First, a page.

The education secretary, Gavin Williamson, has asked the School Teachers’ Review Body (STRB) to consider a ‘flatter’ pay structure, as it begins consideration of the 2020 pay award.

At the beginning of September the government announced that it planned to raise starting salaries for new teachers to £30,000 by September 2022. It also indicated there will be an ‘uplift’ in salaries to ensure that, when the new starting salary is introduced, early career teachers are not on a lower salary than new recruits. Mr Williamson has now asked the STRB to set out ‘additional advice to schools on the pay progression pathway for classroom teachers’, and has said that he will provide written evidence to the board that will present ‘a strong case for schools to move towards a relatively flatter pay progression structure than is currently typical.’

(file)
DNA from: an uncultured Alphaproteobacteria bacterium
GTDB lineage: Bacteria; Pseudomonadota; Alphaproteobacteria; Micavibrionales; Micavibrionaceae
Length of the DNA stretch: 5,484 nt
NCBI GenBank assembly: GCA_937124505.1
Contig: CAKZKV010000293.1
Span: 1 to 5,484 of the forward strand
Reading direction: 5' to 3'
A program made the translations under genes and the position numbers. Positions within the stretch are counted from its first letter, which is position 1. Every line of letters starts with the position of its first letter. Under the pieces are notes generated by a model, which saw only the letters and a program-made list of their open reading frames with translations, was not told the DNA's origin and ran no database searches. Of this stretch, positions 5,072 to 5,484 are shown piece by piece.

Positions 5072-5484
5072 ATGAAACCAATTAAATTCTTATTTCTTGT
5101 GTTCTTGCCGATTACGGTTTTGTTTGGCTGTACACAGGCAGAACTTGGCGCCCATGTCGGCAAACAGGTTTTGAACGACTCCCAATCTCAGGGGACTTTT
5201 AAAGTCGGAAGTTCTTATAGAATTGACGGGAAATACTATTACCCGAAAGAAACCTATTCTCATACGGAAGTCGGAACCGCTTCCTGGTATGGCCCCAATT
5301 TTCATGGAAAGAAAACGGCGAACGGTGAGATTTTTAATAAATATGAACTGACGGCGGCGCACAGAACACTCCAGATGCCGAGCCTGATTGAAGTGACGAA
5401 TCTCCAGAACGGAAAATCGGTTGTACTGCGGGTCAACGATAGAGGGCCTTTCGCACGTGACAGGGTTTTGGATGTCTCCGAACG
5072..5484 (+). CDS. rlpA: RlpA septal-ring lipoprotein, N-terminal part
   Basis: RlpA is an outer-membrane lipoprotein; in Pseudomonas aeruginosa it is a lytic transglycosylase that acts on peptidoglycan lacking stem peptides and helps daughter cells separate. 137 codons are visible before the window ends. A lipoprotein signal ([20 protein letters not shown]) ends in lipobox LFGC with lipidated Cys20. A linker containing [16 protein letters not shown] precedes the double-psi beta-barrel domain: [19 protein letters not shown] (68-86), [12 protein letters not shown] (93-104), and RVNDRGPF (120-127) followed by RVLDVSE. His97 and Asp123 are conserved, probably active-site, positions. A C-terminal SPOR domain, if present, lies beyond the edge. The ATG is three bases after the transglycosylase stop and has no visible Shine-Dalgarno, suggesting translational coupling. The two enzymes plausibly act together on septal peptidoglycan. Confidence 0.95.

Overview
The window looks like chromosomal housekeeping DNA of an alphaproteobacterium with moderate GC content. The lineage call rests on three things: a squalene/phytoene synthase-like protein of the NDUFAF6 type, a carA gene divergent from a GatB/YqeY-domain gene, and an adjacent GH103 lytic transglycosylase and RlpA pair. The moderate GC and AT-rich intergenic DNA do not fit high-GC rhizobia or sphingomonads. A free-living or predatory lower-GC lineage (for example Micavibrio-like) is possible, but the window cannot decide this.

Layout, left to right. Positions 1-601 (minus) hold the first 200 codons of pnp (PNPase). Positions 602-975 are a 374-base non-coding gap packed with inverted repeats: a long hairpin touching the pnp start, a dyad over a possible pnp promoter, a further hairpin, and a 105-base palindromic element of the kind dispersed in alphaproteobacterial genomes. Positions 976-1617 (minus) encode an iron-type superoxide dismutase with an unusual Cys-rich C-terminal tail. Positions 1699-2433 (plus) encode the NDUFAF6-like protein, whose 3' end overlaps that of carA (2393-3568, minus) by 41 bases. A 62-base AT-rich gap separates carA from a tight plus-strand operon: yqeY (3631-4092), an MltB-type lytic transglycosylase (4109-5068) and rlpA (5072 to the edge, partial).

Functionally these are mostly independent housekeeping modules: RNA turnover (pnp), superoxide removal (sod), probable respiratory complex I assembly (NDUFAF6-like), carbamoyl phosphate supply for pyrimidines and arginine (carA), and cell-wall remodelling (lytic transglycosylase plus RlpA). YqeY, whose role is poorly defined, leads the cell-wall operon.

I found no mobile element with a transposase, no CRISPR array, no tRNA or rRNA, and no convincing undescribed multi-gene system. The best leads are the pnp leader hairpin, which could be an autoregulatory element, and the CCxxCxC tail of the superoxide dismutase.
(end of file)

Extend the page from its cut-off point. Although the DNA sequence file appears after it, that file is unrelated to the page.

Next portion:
Mr Williamson has also asked for the STRB’s advice on the pay award for the 2020/21 academic year, and as has become usual, asked the board to ‘ensure that any proposals are affordable across the school system as a whole’.  For the 2019/20 academic year Mr Williamson’s predecessor as secretary of state, Damian Hinds, recommended a 2.75 per cent pay increase for teachers. However earlier this month four unions - ASCL, NAHT, NEU and Voice - called on Mr Williamson, who was appointed as secretary of state in July, to set aside this recommendation. In a letter to Mr Williamson the four unions pointed out that 2.75 per cent is below the current rates of increase in both RPI inflation and average earnings in the wider economy, and that the government had not provided schools with sufficient funding to meet the increase. The unions proposed that he should instead implement a fully-funded 5 per cent increase, but to date the secretary of state has given no indication that he will do so. 

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